WEST PIKELAND >> A locally-made goat cheese recently took top honors at the inaugural Pennsylvania Farm Show cheese competition, held in Harrisburg in January.
Yellow Springs Farm’s Cloud Nine cheese came in first place in the surface-ripened cheese from goat milk, and then went on to come in second overall against all the other champion cheeses.
“We’re excited,” said Catherine Renzi, who, with her husband Al, is co-owner of the farm. She called winning an award on the state level an “honor, and we think that it’s great that we could win.”
The Renzis purchased the 8-acre farm in 2001 and own about 100 goats, of which more than 20 are usually on the Yellow Springs Road property at any given time. Nearly all the goats are purebred Nubians, grown specifically for the quality of the milk they produce, Catherine Renzi said.
Historically, she pointed out, the farm had been part of a colonial-era dairy. It includes a native plant nursery raising as many as 200 species that were in the area in William Penn’s day.
As for the goats, Renzi said nearly all the milk they produced was used for making cheese, but also some yogurt and caramel sauce.
“We do not use antibiotics or hormones,” she added. “Our cheese is all made with no artificial ingredients.”
Renzi said the goats were pasture-fed, with, as needed, mineral supplements, local hay and grain, and electrolytes.
“We take care of them like athletes. We want them to be well-nourished and ready to do the job for us,” she explained.
Renzi pointed out Yellow Springs Farm’s commitment to environmentally-friendly practices, including the use of plants grown on the property, such as herbs, walnuts and sycamore leaves, in its cheese-making.
Yellow Springs Farm makes about 25 varieties of cheese, with availability depending on the season, she said.
While the farm’s varieties include fresh cheese, which is soft like cream cheese, and aged cheeses, with a firm consistency like cheddar, they more often are ripe cheeses, such as Cloud Nine, with a texture and white outside layer comparable to brie or camembert, Renzi added.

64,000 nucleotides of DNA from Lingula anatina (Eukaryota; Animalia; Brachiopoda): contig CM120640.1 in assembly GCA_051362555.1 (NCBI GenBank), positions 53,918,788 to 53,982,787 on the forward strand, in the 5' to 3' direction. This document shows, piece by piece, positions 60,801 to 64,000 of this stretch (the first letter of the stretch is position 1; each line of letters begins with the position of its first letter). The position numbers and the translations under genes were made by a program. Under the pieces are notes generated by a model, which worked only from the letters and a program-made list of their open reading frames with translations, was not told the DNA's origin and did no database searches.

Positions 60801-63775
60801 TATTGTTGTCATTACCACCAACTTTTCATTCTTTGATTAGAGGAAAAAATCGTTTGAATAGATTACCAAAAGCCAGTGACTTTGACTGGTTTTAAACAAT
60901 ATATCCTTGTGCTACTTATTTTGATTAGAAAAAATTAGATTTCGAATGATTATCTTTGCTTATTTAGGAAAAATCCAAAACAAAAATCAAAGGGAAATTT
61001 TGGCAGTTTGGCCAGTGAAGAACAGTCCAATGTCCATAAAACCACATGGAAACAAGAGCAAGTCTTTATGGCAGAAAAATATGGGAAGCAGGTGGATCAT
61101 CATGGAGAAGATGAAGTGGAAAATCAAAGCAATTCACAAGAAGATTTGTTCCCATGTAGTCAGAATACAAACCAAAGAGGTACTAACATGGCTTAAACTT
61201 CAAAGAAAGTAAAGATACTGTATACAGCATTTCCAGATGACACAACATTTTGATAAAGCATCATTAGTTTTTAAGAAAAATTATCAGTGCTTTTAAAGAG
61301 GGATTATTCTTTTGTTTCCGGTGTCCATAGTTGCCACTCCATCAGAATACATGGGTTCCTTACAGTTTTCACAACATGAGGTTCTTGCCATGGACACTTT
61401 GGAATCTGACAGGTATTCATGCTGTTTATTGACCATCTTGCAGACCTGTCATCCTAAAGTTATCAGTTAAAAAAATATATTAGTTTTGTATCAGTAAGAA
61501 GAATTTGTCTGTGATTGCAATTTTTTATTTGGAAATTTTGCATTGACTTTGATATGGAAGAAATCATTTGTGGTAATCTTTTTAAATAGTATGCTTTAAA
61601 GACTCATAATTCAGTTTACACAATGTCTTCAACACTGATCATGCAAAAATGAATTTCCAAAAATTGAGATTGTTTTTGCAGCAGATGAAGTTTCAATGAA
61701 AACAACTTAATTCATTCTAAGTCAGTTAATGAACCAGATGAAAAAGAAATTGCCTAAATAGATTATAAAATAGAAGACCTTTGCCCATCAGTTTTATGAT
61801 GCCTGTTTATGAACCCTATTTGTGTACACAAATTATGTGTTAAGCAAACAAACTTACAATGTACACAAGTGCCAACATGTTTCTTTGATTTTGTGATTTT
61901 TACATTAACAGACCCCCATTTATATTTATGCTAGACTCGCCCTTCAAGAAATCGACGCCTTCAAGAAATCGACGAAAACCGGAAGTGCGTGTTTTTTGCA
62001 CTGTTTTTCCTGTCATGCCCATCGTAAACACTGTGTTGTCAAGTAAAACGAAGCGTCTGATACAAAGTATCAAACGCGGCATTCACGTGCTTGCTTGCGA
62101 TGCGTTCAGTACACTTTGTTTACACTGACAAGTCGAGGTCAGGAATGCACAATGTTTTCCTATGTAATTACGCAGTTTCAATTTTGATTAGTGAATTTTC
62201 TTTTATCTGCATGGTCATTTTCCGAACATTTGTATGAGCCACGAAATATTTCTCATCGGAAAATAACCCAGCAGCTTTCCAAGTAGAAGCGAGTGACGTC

She said Cloud Nine cheese has been produced for about five years.
“It’s an original recipe that’s certainly inspired by other ripe cheeses in the French tradition, and it’s hand-made, hand-formed into a little ball,” Renzi added.
The resulting appearance, like a cloud or puff, was part of the reason for the cheese’s name, she explained, also acknowledging “the metaphor of being on Cloud Nine. It’s like a happy place to be.”
Describing Cloud Nine as “our best-selling cheese” and “clearly a customer favorite,” Renzi said, “Everybody loves Cloud Nine because it’s so rich and creamy … and it has a little tang in the finish, but it’s not sharp.”
For wine-lovers, the cheese “goes really nicely with a buttery Chardonnay or a pinot noir. … But,” Renzi said, with a laugh, “most people tell us they simply get out a baguette, and it’s gone. It doesn’t last too long.”
She suggested it was Cloud Nine’s combination of texture and flavor that proved to be award-winning at the recent Farm Show competition.
Renzi said Cloud Nine can be purchased online, and also is sold at Kimberton Whole Foods, selected Whole Foods markets and at the Fair Food Farmstand at Philadelphia’s Reading Terminal Market.
Cloud Nine is produced through most of the year, except in periods of very hot or cold weather, Renzi said.
For more information about Yellow Springs Farm, visit the website at www.yellowspringsfarm.com, or contact Renzi at firstname.lastname@example.org or 610-827-2014.